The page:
Indonesia islands



Republic of Indonesia is a country in which population of around 238 million people, it is the world's fourth most populous country, and has the world's largest population of Muslims. Indonesia is a republic, with an elected legislature and president.

Across its many islands, Indonesia consists of distinct ethnic, linguistic, and religious groups. The Javanese are the largest—and the politically dominant—ethnic group, beside Indonesia has developed a shared identity defined by a national language, ethnic diversity, religious pluralism within a majority Muslim population, and a history of colonialism including rebellion against it. Indonesia's national motto, "Bhinneka Tunggal Ika" ("Unity in Diversity" literally, "many, yet one"), articulates the diversity that shapes the country. Despite its large population and densely populated regions, Indonesia has vast areas of wilderness that support the world's second highest level of biodiversity. The country is richly endowed with natural resources, yet poverty remains widespread in contemporary Indonesia.

Indonesia is often referred to as the world's largest archipelago, a name which aptly represents its 17,000 or so islands which span more than 5000 km (around 3,200 miles) eastward from Sabang in northern Sumatra to Merauke in Irian Jaya. If you superimpose a map of Indonesia over one of Europe, you will find that it stretches from Ireland to Iran; compared to the United States, it covers the area from California to Bermuda. 

There are eight major islands or island groups in this enormous chain. The largest landmasses consist of Sumatra, Java, Kalimantan (Borneo), Sulawesi (Celebes) and Irian Jaya (the western half of Papua New Guinea). The smaller islands fall into two main groups: the Molluccas to the northeast, and the lesser Sunda chain east of Bali. Bali is a unique island, which for a number of reasons can be put into a class of its own.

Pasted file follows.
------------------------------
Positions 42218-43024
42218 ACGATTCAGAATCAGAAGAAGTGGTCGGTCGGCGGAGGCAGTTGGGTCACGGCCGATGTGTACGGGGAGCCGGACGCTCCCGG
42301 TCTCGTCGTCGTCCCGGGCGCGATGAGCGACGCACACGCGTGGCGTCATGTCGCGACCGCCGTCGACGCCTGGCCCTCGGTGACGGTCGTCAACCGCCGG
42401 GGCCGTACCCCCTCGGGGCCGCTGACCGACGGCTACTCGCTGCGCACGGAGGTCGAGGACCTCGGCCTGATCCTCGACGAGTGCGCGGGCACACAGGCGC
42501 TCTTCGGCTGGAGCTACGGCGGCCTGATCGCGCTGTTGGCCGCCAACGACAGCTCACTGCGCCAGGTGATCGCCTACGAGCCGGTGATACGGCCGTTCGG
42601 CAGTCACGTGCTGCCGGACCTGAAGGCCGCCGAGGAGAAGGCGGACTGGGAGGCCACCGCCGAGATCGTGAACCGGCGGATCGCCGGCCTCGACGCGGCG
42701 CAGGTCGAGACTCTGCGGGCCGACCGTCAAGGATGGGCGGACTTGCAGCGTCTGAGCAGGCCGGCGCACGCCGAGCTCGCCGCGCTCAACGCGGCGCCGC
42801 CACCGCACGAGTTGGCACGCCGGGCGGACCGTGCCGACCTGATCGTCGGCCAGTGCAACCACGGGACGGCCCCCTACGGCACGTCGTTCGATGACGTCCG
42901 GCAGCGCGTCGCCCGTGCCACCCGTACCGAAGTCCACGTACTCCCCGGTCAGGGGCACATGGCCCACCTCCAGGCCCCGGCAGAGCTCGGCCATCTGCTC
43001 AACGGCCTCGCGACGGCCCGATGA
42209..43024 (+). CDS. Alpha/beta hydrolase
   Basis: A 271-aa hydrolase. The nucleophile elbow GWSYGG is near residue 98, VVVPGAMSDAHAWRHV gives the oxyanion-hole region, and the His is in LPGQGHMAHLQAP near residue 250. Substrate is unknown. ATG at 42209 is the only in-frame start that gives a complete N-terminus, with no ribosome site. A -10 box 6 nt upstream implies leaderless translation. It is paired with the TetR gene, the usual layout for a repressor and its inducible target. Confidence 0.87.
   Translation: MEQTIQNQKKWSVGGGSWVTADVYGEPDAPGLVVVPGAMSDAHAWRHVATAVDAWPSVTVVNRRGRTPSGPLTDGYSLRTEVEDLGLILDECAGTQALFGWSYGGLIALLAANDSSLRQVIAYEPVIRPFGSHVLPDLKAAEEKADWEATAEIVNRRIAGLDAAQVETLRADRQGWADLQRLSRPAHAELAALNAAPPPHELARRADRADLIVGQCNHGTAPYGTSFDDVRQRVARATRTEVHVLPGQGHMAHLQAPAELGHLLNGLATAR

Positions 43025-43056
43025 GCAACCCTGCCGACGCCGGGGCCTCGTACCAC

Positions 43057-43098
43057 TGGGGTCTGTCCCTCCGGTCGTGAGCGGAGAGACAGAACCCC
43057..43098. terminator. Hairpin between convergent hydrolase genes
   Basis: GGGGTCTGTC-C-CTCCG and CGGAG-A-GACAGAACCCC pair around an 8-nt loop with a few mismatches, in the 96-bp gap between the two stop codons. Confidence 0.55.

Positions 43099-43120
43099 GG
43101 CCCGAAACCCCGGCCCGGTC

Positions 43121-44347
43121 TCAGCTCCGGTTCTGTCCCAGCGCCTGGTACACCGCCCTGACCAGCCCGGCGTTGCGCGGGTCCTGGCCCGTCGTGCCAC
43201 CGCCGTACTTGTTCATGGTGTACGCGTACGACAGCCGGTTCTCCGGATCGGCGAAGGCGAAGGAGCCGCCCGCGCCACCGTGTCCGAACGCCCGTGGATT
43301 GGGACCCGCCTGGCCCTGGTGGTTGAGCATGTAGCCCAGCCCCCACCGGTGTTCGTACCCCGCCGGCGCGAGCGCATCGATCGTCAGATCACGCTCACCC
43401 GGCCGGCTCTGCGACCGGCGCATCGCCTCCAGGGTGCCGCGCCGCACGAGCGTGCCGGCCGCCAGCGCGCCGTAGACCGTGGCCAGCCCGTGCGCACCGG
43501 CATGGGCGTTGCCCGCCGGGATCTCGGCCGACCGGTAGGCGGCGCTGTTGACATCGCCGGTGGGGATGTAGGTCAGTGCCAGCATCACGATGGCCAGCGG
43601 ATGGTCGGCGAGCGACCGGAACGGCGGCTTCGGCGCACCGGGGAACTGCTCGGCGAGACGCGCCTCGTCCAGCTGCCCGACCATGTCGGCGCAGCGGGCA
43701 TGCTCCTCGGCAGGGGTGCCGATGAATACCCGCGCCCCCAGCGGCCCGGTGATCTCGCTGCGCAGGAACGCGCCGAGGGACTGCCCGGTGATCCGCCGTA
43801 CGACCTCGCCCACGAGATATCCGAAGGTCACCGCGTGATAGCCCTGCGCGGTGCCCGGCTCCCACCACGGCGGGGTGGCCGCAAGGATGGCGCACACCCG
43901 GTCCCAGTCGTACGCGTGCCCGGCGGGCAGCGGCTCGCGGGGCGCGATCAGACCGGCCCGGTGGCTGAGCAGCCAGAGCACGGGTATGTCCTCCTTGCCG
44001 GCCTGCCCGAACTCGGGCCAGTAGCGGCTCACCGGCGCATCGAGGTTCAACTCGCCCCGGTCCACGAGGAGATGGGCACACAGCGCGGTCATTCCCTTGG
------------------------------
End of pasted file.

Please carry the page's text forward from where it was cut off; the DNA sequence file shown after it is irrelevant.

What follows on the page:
The territory of the Republic of Indonesia stretches from 6o08' north latitude to 11o15' south latitude, and from 94o45' to 141o05' east longitude. The Indonesian sea area is four times greater than its land area, which is about 1.9 million sq. km. The sea area is about 7.9 million sq. km (including an exclusive economic zone) and constitutes about 81% of the total area of the country.

The five main islands are: Sumatra, which is about 473,606 sq. km. in size; the most fertile and densely populated islands, Java/Madura, 132,107 sq. km; Kalimantan, which comprises two-thirds of the island of Borneo and measures 539,460 sq. km; Sulawesi, 189,216 sq. km; and Irian Jaya, 421,981 sq. km, which is part of the world's second largest island, New Guinea. Indonesia's other islands are smaller in size.